ABOUT THIS BOOK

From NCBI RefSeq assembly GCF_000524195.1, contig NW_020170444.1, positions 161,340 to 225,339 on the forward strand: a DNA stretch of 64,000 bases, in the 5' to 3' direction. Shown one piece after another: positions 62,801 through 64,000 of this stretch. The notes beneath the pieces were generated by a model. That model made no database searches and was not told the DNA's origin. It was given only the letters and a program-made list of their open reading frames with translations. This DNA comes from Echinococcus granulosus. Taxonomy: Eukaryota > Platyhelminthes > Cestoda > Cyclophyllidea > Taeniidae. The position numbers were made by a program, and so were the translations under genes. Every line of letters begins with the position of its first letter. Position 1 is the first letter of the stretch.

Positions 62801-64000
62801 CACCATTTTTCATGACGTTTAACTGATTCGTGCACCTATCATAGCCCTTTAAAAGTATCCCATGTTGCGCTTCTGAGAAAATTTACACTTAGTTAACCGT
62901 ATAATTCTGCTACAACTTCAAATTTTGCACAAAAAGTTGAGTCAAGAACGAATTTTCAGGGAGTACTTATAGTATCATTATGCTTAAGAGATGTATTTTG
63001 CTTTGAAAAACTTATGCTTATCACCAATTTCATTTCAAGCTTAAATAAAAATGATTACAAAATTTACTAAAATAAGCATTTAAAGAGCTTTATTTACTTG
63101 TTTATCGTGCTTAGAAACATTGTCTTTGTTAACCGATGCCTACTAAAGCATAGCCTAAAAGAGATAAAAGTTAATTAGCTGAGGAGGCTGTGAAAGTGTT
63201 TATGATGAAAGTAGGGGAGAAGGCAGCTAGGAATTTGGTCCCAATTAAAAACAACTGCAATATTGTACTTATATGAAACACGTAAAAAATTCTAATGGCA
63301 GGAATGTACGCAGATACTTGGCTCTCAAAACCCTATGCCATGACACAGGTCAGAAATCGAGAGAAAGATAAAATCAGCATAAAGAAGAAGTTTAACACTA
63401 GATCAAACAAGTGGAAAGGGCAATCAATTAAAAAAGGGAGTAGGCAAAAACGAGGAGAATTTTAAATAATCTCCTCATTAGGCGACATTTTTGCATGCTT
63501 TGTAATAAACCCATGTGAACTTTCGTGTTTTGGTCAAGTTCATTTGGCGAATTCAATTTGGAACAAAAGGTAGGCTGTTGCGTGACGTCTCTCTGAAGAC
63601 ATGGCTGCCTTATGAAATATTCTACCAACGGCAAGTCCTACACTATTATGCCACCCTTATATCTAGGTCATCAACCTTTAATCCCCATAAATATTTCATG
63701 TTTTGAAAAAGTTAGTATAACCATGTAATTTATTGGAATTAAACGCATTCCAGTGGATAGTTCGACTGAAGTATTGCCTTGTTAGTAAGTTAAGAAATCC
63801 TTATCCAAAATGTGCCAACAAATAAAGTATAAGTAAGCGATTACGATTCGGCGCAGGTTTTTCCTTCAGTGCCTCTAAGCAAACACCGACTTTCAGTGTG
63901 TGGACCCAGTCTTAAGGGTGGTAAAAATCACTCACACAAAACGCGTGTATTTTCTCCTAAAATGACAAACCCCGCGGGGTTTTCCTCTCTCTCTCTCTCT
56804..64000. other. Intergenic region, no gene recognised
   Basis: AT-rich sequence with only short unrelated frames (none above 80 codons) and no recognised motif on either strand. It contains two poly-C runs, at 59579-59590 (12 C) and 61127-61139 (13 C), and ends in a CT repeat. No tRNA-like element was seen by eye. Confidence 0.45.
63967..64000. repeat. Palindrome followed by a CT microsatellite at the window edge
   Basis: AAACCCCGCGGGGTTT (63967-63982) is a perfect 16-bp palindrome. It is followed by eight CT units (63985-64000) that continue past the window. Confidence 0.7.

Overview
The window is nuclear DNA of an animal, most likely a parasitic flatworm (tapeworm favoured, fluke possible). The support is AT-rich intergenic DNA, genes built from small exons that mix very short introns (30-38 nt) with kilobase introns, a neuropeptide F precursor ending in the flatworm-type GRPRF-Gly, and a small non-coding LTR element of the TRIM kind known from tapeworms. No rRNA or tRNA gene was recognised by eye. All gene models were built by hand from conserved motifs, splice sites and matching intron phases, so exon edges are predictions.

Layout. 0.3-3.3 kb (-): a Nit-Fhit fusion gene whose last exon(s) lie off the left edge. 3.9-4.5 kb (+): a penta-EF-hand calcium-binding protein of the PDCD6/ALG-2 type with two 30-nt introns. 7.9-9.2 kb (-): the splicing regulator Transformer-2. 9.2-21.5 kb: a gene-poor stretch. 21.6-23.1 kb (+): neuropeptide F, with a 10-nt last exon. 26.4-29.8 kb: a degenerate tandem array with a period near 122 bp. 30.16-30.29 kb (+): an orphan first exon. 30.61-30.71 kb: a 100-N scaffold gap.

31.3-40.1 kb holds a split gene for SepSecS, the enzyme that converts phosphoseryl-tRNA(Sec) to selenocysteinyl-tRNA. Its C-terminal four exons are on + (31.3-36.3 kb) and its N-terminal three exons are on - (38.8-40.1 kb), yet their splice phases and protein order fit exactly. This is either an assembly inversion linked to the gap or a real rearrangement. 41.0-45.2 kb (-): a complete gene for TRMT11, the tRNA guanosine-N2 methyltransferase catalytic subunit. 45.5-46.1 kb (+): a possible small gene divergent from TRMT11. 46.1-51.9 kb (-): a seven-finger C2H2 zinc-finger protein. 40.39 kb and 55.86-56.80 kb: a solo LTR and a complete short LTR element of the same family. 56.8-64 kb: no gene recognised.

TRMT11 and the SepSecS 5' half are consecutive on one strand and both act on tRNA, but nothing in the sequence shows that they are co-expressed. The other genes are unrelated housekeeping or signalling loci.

With the rise of pride - national pride, gay pride, black pride, fat pride - shame, the "sickness of the soul," has acquired a bad reputation. While the repudiation of some forms and consequences of societal shame are undoubtedly necessary, Elspeth Probyn contends that this emotion is a powerful resource in rethinking who we are and who we want to be. When we blush, we are driven to question what we value about ourselves and why. Blush argues that we are all born with a capacity for shame, much as we are born with the capacity for anger or pride, and that shame, like these other emotions, can be good for us and reveal the good in us. Painfully introspective, shame demands that we question our actions and our relationship to others. Shame's physical manifestation - the blush - gives us away, connecting us to our humanity. What shames us says a great deal about our character as individuals and as a society, about our past and our desires for the future. Written in an engaging and personal style, Blush combines psychology and cultural criticism, sociology and popular science, to present a unique perspective on debates about the ethics and emotion of identity.